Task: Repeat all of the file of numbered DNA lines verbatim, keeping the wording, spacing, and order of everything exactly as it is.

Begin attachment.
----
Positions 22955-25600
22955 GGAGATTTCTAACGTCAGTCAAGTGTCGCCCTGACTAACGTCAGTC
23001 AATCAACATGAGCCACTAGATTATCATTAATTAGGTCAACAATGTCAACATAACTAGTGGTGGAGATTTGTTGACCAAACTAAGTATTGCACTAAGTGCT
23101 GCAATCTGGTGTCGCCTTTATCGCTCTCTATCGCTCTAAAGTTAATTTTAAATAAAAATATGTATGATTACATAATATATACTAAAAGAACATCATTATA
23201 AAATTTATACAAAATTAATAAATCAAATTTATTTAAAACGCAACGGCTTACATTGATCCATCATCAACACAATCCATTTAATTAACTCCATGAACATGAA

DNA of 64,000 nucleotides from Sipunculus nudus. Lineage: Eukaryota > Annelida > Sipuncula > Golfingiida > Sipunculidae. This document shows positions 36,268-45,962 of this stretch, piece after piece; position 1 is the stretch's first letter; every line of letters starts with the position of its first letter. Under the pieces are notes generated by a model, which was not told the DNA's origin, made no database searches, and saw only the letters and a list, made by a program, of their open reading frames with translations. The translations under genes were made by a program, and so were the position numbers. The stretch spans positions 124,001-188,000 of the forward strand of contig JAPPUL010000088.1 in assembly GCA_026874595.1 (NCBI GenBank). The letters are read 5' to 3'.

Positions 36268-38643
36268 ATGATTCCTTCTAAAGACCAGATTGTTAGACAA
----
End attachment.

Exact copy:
Positions 22955-25600
22955 GGAGATTTCTAACGTCAGTCAAGTGTCGCCCTGACTAACGTCAGTC
23001 AATCAACATGAGCCACTAGATTATCATTAATTAGGTCAACAATGTCAACATAACTAGTGGTGGAGATTTGTTGACCAAACTAAGTATTGCACTAAGTGCT
23101 GCAATCTGGTGTCGCCTTTATCGCTCTCTATCGCTCTAAAGTTAATTTTAAATAAAAATATGTATGATTACATAATATATACTAAAAGAACATCATTATA
23201 AAATTTATACAAAATTAATAAATCAAATTTATTTAAAACGCAACGGCTTACATTGATCCATCATCAACACAATCCATTTAATTAACTCCATGAACATGAA

DNA of 64,000 nucleotides from Sipunculus nudus. Lineage: Eukaryota > Annelida > Sipuncula > Golfingiida > Sipunculidae. This document shows positions 36,268-45,962 of this stretch, piece after piece; position 1 is the stretch's first letter; every line of letters starts with the position of its first letter. Under the pieces are notes generated by a model, which was not told the DNA's origin, made no database searches, and saw only the letters and a list, made by a program, of their open reading frames with translations. The translations under genes were made by a program, and so were the position numbers. The stretch spans positions 124,001-188,000 of the forward strand of contig JAPPUL010000088.1 in assembly GCA_026874595.1 (NCBI GenBank). The letters are read 5' to 3'.

Positions 36268-38643
36268 ATGATTCCTTCTAAAGACCAGATTGTTAGACAA